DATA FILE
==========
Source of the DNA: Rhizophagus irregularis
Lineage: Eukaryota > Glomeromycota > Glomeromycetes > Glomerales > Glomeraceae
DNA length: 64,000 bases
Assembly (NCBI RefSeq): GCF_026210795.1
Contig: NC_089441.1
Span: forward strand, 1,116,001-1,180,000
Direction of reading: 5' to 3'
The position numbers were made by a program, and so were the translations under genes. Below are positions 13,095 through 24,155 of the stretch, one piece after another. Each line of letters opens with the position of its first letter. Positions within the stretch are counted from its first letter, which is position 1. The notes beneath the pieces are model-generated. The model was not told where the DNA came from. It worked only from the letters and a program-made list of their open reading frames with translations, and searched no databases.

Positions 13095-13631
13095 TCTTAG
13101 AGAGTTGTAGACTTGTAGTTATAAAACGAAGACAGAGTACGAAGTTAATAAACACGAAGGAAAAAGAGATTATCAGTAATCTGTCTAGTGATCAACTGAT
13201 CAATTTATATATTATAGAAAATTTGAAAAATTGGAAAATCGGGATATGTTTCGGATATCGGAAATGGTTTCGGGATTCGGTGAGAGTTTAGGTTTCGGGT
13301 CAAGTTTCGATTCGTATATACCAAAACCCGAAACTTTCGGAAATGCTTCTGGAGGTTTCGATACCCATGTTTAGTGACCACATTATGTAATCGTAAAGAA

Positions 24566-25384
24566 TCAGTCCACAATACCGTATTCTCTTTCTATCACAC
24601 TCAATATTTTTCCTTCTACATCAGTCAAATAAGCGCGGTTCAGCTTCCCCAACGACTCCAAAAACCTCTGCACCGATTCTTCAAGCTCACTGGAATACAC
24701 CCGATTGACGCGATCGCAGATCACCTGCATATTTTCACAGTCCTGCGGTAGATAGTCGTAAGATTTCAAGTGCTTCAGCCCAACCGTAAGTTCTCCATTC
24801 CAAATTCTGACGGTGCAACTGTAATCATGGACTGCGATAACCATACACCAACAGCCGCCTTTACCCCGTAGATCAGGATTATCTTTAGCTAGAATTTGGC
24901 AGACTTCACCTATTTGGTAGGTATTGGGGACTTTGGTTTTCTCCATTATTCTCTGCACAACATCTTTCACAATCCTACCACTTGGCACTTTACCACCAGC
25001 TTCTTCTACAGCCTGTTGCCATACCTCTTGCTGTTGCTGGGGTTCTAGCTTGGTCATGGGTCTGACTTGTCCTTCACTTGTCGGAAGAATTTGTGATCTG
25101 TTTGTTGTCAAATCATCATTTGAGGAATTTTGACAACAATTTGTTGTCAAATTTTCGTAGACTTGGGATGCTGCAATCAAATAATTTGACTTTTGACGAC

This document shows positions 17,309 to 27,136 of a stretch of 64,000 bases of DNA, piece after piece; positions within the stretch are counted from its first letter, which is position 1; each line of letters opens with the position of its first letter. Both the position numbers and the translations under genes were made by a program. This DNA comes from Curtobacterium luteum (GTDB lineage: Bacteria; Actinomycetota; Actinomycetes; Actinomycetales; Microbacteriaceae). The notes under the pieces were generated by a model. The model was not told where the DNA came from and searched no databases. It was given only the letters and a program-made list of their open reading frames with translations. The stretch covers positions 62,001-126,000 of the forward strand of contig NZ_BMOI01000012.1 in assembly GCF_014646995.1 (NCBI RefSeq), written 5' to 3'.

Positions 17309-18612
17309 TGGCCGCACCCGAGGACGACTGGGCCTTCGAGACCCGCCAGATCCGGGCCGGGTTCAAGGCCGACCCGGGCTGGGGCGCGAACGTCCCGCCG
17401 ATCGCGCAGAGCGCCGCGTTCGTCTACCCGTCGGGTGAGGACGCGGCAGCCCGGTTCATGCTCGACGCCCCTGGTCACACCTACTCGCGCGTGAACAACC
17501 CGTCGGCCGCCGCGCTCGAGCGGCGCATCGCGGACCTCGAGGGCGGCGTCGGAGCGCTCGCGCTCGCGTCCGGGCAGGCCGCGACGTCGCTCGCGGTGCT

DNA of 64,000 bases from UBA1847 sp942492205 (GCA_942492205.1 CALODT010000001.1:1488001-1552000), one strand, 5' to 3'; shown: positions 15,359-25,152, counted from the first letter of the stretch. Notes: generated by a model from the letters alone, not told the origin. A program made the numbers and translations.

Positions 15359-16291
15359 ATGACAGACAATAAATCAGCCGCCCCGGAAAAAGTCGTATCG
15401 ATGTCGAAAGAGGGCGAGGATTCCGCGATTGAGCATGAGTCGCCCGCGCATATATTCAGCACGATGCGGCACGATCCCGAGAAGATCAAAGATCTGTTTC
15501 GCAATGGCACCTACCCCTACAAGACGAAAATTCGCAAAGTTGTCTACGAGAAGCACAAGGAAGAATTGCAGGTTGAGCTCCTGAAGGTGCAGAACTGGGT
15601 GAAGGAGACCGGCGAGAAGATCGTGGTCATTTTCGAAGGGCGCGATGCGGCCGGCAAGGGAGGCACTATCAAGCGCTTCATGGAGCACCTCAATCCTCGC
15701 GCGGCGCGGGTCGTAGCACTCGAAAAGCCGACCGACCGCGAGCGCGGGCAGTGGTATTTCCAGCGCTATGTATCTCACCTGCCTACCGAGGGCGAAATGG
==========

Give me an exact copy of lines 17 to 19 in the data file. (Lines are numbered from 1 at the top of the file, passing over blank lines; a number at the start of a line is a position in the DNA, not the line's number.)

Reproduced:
24701 CCGATTGACGCGATCGCAGATCACCTGCATATTTTCACAGTCCTGCGGTAGATAGTCGTAAGATTTCAAGTGCTTCAGCCCAACCGTAAGTTCTCCATTC
24801 CAAATTCTGACGGTGCAACTGTAATCATGGACTGCGATAACCATACACCAACAGCCGCCTTTACCCCGTAGATCAGGATTATCTTTAGCTAGAATTTGGC
24901 AGACTTCACCTATTTGGTAGGTATTGGGGACTTTGGTTTTCTCCATTATTCTCTGCACAACATCTTTCACAATCCTACCACTTGGCACTTTACCACCAGC